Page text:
17.3.3 Activation handling

When a state is suspended its equations should not be executed, and its variables keep their values – including state-variables in clocked discretized continuous-time equations.

The execution of a sub-state machine has to be suspended when its enclosing state is not active. This activation flag is given as a Boolean input active. When this flag is true, the sub-state machine maintains its previous state, by guarding the equations of the state variables nextState, nextReset and nextResetStates.

17.3.4 Semantics Summary

The entire semantics model is given below:

model StateMachineSemantics "Semantics of state machines"
  parameter Integer nStates;
  parameter Transition t[:] "Array of transition data sorted in priority";
  Boolean c[size(t,1)] "Transition conditions sorted in priority";
  input Boolean active "true if the state machine is active";
  input Boolean reset "true when the state
machine should be reset";
  Integer selectedState = if reset then 1 else previous(nextState);
  Boolean selectedReset = if reset then true else previous(nextReset);
  // For strong (immediate) and weak (delayed) transitions
  Integer immediate = max(if (if t[i].immediate and t[i].from == selectedState
    then c[i] else false) then i else 0 for i in 1:size(t,1));
  Integer delayed = max(if  (if not t[i].immediate and t[i].from == nextState
    then c[i] else false) then i else 0 for i in 1:size(t,1));
  Integer fired = max(previous(delayed), immediate);
  output Integer activeState = if reset then 1 elseif fired > 0 then t[fired].to else selectedState;
  output Boolean activeReset = if reset then true elseif fired > 0 then t[fired].reset else selectedReset;
  // Update states
  Integer nextState = if active then activeState else previous(nextState);
  Boolean nextReset = if active then false else previous(nextReset);
  // Delayed resetting of individual states
  output Boolean activeResetStates[nStates] = {if reset then true else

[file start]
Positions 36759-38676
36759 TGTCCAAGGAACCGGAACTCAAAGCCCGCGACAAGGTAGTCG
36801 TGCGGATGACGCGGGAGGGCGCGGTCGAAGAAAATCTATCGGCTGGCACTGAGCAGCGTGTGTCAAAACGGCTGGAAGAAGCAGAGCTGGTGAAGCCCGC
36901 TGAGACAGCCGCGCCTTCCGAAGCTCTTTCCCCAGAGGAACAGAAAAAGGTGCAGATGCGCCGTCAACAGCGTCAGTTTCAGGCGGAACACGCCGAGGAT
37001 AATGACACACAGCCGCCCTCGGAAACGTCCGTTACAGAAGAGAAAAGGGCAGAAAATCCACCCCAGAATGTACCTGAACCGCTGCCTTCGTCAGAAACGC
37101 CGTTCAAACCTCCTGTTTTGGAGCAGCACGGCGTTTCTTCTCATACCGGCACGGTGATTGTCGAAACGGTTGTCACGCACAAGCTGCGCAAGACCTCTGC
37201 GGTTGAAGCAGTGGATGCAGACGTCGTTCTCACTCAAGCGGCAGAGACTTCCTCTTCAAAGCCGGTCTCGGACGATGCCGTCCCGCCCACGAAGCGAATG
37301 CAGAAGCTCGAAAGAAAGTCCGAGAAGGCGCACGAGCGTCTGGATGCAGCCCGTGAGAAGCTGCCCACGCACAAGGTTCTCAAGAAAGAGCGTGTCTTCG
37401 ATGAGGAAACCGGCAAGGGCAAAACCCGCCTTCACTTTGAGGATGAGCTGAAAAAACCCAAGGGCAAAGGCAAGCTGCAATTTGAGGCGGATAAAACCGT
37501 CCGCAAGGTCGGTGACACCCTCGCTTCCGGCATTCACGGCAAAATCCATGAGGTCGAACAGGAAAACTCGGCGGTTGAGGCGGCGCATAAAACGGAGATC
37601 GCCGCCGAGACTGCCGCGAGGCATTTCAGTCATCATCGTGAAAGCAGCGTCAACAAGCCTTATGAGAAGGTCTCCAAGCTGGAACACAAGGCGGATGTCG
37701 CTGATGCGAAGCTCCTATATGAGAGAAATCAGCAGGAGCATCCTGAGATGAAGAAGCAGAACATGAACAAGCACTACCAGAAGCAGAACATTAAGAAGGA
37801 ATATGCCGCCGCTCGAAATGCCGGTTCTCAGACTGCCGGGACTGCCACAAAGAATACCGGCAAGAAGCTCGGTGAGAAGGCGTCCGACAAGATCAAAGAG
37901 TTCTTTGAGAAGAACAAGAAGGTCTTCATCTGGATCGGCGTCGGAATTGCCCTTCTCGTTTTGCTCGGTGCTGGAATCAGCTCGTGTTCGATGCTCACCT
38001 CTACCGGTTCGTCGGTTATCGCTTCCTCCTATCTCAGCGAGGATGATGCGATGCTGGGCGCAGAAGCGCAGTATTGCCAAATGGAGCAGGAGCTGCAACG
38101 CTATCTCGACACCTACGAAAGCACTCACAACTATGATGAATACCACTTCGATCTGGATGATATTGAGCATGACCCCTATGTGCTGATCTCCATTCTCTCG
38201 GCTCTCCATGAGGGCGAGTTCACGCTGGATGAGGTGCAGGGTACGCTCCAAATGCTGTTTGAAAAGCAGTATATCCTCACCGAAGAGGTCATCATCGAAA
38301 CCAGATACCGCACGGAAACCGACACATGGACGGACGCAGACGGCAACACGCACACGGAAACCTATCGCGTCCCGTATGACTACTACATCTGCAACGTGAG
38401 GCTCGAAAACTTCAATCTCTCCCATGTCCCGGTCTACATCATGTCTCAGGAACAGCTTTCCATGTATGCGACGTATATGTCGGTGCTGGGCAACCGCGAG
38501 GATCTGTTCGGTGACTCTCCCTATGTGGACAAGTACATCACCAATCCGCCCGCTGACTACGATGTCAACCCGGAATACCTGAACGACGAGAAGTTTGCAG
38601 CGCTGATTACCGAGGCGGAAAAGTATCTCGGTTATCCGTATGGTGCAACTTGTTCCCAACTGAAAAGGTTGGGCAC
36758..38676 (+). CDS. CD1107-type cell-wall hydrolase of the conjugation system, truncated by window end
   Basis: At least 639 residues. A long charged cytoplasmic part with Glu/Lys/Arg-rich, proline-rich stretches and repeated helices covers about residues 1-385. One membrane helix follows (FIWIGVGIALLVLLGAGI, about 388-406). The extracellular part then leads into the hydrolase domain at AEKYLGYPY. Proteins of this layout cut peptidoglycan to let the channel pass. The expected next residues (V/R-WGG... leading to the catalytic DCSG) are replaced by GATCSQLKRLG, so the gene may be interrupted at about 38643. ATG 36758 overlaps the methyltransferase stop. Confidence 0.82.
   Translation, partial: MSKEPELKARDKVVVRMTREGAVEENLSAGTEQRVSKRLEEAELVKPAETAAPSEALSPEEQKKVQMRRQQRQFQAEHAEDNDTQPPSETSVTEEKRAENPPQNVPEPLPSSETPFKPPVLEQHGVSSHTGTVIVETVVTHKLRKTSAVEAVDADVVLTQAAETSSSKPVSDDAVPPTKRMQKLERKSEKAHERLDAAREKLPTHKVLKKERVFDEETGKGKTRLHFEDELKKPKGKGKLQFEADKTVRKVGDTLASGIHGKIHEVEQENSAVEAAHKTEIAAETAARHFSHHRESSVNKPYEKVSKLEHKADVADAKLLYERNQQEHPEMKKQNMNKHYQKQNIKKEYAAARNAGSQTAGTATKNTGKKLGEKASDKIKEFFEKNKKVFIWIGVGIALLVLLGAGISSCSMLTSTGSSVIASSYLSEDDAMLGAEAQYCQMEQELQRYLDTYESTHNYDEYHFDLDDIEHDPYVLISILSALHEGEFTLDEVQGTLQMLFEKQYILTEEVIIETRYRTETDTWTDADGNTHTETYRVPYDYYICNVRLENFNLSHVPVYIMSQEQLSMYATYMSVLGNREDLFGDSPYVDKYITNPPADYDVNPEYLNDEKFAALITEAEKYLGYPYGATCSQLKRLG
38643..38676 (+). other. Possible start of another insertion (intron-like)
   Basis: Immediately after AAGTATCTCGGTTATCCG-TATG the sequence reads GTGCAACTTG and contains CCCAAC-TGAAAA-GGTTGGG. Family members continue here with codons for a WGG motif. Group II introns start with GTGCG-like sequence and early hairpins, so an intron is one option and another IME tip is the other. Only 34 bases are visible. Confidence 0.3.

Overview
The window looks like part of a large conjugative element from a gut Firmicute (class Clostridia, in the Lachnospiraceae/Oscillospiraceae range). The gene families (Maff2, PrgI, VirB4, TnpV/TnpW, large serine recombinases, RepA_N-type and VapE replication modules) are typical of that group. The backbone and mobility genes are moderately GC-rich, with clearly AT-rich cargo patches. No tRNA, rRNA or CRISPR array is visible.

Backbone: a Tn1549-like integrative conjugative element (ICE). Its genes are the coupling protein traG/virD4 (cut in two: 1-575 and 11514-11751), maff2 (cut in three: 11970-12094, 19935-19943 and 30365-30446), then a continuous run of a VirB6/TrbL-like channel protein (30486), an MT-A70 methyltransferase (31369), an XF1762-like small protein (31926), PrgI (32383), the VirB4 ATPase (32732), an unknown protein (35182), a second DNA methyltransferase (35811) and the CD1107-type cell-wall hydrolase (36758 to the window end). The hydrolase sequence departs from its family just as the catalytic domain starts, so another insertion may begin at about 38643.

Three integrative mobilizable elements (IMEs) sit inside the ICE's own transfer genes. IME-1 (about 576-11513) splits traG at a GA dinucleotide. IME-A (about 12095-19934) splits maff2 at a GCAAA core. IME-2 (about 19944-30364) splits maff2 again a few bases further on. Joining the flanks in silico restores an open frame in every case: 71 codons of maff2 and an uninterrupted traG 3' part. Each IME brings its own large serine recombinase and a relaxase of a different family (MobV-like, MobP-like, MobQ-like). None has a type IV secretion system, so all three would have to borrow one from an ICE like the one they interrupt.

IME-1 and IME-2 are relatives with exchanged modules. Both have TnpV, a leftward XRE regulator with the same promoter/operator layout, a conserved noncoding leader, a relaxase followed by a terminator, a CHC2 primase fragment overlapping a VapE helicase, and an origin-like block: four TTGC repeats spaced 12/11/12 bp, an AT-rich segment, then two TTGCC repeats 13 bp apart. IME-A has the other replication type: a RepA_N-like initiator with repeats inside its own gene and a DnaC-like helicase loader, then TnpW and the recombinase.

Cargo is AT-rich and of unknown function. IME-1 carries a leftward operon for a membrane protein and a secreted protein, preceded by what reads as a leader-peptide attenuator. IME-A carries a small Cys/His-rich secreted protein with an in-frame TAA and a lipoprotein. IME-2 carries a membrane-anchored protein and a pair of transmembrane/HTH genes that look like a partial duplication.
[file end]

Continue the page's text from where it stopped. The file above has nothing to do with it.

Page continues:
previous(nextResetStates[i]) for i in 1:nStates};
  Boolean nextResetStates[nStates] = if active then {if activeState == i then false
    else activeResetStates[i] for i in 1:nStates} else previous(nextResetStates);
  Boolean finalStates[nStates] = {max(if  t[j].from == i then 1 else 0 for j in 1:size(t,1))== 0 for i in 1:nStates};
  Boolean stateMachineInFinalState = finalStates[activeState];
end StateMachineSemantics;

17.3.5 Merging Variable Definitions

[When a state class uses an outer output declaration, the equations have access to the corresponding variable declared inner. Special rules are then needed to maintain the single assignment rule since multiple definitions of such outer variables in different mutually exclusive states needs to be merged.]

In each state, the outer output variables are solved for and for each such variable a single definition is formed:

v := if activeState(state1) then expre1 elseif activeState(state2) then expre2 elseif ... else last(v)

last is special internal semantic operator returning its input. It is just used to mark for the sorting that the incidence of its argument should be ignored. A start value must be given to the variable if not assigned in the initial state.

A new assignment equation is formed which might be merged on higher levels in nested state machines.

17.3.6 Merging Connections to Multiple Outputs

[The causal connection semantics of Modelica for non-state machines are generalized to states of state machines, using the fact that only one state is active at a time.]